New cases are also referred to as incident cases in other publications. Rates of new cases are also referred to as incidence rates.


Rate of New Cases and Deaths per 100,000: The rate of new cases of chronic lymphocytic leukemia was 5.0 per 100,000 men and women per year. The death rate was 1.2 per 100,000 men and women per year. These rates are age-adjusted and based on 2013–2017 cases and deaths.

Lifetime Risk of Developing Cancer: Approximately 0.6 percent of men and women will be diagnosed with chronic lymphocytic leukemia at some point during their lifetime, based on 2015–2017 data.

Prevalence of This Cancer: In 2017, there were an estimated 186,422 people living with chronic lymphocytic leukemia in the United States.

Did You Know? Video Series

Survival Statistics

How Many People Survive 5 Years Or More after Being Diagnosed with Chronic Lymphocytic Leukemia?

Relative survival statistics compare the survival of patients diagnosed with cancer with the survival of people in the general population who are the same age, race, and sex and who have not been diagnosed with cancer. Because survival statistics are based on large groups of people, they cannot be used to predict exactly what will happen to an individual patient. No two patients are entirely alike, and treatment and responses to treatment can vary greatly.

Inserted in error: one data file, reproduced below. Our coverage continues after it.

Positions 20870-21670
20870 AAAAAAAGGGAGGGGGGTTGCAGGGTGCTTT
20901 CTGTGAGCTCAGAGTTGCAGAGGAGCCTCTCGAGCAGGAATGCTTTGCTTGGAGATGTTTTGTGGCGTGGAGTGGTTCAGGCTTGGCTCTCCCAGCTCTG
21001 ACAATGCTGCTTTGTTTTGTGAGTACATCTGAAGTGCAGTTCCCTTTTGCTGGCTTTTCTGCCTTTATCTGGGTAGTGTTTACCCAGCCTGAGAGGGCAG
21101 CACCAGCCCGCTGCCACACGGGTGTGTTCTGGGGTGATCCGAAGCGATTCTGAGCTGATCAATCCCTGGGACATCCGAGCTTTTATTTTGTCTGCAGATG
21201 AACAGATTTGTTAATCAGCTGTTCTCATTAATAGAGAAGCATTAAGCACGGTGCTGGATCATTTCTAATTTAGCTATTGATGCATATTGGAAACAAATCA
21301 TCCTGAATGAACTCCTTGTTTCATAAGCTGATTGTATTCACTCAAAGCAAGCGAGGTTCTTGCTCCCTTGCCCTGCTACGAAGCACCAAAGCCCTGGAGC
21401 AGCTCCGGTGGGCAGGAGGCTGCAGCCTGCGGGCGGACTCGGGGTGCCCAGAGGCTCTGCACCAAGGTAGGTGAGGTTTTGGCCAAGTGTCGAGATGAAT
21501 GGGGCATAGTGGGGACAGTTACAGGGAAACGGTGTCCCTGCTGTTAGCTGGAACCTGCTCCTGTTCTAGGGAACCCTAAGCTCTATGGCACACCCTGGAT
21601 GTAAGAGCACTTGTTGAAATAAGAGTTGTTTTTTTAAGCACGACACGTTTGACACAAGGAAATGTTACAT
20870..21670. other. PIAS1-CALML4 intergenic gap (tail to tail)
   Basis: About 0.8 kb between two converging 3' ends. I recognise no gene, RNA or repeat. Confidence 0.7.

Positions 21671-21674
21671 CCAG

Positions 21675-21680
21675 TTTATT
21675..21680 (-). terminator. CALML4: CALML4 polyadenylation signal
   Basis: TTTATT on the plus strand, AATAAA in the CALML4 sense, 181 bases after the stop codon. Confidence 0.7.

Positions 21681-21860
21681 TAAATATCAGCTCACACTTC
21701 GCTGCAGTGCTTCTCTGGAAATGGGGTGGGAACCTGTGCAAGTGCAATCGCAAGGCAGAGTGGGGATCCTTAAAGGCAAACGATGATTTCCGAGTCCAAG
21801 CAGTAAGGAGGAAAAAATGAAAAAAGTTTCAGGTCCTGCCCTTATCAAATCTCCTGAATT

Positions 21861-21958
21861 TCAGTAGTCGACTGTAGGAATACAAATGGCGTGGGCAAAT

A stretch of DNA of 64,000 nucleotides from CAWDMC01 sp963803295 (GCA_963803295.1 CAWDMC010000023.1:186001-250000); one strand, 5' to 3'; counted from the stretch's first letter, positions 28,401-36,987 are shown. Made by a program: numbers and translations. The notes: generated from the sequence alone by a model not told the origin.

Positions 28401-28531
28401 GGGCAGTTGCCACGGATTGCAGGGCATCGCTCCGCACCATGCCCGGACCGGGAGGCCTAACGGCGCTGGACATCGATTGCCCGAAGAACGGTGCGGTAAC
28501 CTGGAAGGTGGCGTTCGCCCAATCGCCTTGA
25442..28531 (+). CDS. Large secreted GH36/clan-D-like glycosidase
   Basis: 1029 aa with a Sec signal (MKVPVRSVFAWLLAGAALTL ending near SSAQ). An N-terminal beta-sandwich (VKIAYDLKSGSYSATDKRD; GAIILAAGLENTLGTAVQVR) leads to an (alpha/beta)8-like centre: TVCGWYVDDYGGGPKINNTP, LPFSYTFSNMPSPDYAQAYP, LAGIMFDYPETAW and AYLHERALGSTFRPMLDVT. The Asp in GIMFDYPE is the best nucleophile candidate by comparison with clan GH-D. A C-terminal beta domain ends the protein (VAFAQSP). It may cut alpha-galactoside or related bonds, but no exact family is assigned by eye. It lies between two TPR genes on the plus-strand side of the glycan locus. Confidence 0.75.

86.1%

5-Year
Relative Survival

86.1%

Based on data from SEER 18 2010–2016. Gray figures represent those who have died from chronic lymphocytic leukemia. Green figures represent those who have survived 5 years or more.

Additional Information

New Cases and Deaths

How Common Is This Cancer?

Rank Common Types of Cancer Estimated New
Cases 2020
Estimated
Deaths 2020
1. Breast Cancer (Female) 276,480 42,170
2. Lung and Bronchus Cancer 228,820 135,720
3. Prostate Cancer 191,930 33,330
4. Colorectal Cancer 147,950 53,200
5. Melanoma of the Skin 100,350 6,850
6. Bladder Cancer 81,400 17,980
7. Non-Hodgkin Lymphoma 77,240 19,940
8. Kidney and Renal Pelvis Cancer 73,750 14,830
9. Uterine Cancer 65,620 12,590
10. Leukemia 60,530 23,100
- - -
Chronic Lymphocytic Leukemia 21,040 4,060

Chronic lymphocytic leukemia represents 1.2% of all new cancer cases in the U.S.

1.2%

In 2020, it is estimated that there will be 21,040 new cases of chronic lymphocytic leukemia and an estimated 4,060 people will die of this disease.

Who Gets This Cancer?

Chronic lymphocytic leukemia is more common in adults and more common among men than women, particularly white men. The rate of new cases of chronic lymphocytic leukemia was 5.0 per 100,000 men and women per year based on 2013–2017 cases, age-adjusted.